Biopics about creative people have a cliche scene in which we see the moment when the artist was inspired to write their masterpiece, and this is something that’s deservedly mocked as an oversimplification of the process (“Don’t you dare write a song right now, Dewey Cox!”). Paterson is a more accurate presentation of the relationship between the artist and their art by stretching the concept out to two hours, showing the invisible work that goes into creation. I remember the first time I saw it; one of the first things we see in the movie is Paterson coming up with the idea for “Love Poem” as he fumbles with a box of matches, and this trained me to pay attention to everything our poet observed, hoping to see it reflected in his work. This was both a silly mistake and what lead me to the profound truth of the movie, at least when it comes to art: everything an artist experiences and values goes into their art. Paterson and Paterson’s poems convey the same thing – the experience of being Paterson – with the completely contradictory techniques appropriate for their mediums. Paterson conveys the painfully literal details of Paterson’s life – the day-to-day sensations he savours and the problems he has to deal with. Paterson’s poems are abstract and mystical, reporting from another plane of the universe. They convey the same essence and are equally beautiful. It’s always tempting to try and find some simple explanation for good art – if not to try and replicate its success, then to explain why you can’t replicate it (“He’s a great poet because he was given a talent that only comes once in a generation!”). So I’m wary of saying this even as I feel it to be true: a great artist observes and reports their observations, and the greater the clarity of the observation, the better the art.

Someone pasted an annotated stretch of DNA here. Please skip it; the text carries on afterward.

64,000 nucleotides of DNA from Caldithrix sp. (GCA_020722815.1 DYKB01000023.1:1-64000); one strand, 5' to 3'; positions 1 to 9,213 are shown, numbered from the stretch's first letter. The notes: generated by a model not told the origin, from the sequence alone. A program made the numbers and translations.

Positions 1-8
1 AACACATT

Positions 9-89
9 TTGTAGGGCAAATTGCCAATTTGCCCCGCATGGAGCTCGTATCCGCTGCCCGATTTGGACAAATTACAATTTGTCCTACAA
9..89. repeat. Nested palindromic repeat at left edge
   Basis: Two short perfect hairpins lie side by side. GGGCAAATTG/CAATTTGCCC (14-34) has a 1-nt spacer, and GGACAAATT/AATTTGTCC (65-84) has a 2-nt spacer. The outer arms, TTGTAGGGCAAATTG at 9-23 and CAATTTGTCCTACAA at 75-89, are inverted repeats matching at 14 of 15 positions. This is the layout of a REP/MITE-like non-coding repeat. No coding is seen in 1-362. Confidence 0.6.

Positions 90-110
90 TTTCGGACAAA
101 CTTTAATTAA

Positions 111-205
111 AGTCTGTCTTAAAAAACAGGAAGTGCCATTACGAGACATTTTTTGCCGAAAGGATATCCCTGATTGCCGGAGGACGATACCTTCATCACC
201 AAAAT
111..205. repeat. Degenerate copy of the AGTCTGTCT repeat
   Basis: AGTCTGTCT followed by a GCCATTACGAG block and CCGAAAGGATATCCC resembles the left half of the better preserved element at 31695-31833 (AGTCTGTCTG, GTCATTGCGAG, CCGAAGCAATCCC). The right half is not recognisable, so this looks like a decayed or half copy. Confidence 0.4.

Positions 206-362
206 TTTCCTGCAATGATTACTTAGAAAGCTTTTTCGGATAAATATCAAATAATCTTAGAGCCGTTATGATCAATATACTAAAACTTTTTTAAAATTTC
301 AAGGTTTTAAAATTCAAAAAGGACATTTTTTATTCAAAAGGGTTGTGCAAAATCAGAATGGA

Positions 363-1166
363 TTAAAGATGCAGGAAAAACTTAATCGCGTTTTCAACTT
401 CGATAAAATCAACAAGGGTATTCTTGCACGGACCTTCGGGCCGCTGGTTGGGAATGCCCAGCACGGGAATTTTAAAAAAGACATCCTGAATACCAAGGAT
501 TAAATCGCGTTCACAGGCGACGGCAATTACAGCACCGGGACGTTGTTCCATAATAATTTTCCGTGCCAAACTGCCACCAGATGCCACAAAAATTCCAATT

What struck me about Paterson was how he’s able to take the world for what it is rather than some conception of what it’s supposed to be – contrast with his wife, who sees a man writing beautiful poems and doesn’t understand why he doesn’t even share those poems, let alone try to be famous; contrast their reactions to Marvin chewing up Paterson’s poetry notebook, where he understands that punishing the dog will neither bring back his book nor affect the dog’s morality while she very believes in the spirit of the thing. I notice how often artists started strong and with a wild sense of creativity before running out of things to say; consider John Lennon, whose music never consistently had the same spark after John Lennon/Plastic Ono Band burned a lot of inspiration out of him. His political writing was especially trite, and I suspect that this is because he wouldn’t or couldn’t take in more than a superficial understanding of the information around him and that prevented him from expressing poignant truths, and I suspect a lot of artists reach a point where they either become so successful that creating art is all they know or, worse, they stop feeling the need to take in new information because they feel they know everything they need to know. The great artists are constantly taking in new information and allowing it to change them, and Paterson romanticises that process, showing how wonderful it is to soak up the world around you and transform it into poetry.